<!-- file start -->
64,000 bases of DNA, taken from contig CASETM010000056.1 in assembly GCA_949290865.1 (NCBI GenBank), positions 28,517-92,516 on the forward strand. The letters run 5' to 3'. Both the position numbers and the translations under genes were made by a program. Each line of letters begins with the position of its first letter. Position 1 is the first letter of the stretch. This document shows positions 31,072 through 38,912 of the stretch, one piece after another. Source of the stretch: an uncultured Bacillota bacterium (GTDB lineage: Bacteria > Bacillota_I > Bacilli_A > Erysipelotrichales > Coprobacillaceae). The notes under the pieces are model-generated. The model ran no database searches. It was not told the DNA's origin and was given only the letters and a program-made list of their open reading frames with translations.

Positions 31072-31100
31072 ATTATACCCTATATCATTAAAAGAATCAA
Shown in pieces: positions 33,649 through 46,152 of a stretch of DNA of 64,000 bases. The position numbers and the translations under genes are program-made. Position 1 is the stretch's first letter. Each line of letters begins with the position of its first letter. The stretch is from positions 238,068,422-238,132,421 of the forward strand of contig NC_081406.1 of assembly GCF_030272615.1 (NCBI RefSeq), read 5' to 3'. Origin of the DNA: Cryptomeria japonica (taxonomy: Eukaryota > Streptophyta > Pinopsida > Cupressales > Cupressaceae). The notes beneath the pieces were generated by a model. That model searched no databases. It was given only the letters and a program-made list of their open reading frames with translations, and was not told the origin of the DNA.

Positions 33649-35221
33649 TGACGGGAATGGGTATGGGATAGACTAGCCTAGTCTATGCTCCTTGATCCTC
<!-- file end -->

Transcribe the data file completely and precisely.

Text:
64,000 bases of DNA, taken from contig CASETM010000056.1 in assembly GCA_949290865.1 (NCBI GenBank), positions 28,517-92,516 on the forward strand. The letters run 5' to 3'. Both the position numbers and the translations under genes were made by a program. Each line of letters begins with the position of its first letter. Position 1 is the first letter of the stretch. This document shows positions 31,072 through 38,912 of the stretch, one piece after another. Source of the stretch: an uncultured Bacillota bacterium (GTDB lineage: Bacteria > Bacillota_I > Bacilli_A > Erysipelotrichales > Coprobacillaceae). The notes under the pieces are model-generated. The model ran no database searches. It was not told the DNA's origin and was given only the letters and a program-made list of their open reading frames with translations.

Positions 31072-31100
31072 ATTATACCCTATATCATTAAAAGAATCAA
Shown in pieces: positions 33,649 through 46,152 of a stretch of DNA of 64,000 bases. The position numbers and the translations under genes are program-made. Position 1 is the stretch's first letter. Each line of letters begins with the position of its first letter. The stretch is from positions 238,068,422-238,132,421 of the forward strand of contig NC_081406.1 of assembly GCF_030272615.1 (NCBI RefSeq), read 5' to 3'. Origin of the DNA: Cryptomeria japonica (taxonomy: Eukaryota > Streptophyta > Pinopsida > Cupressales > Cupressaceae). The notes beneath the pieces were generated by a model. That model searched no databases. It was given only the letters and a program-made list of their open reading frames with translations, and was not told the origin of the DNA.

Positions 33649-35221
33649 TGACGGGAATGGGTATGGGATAGACTAGCCTAGTCTATGCTCCTTGATCCTC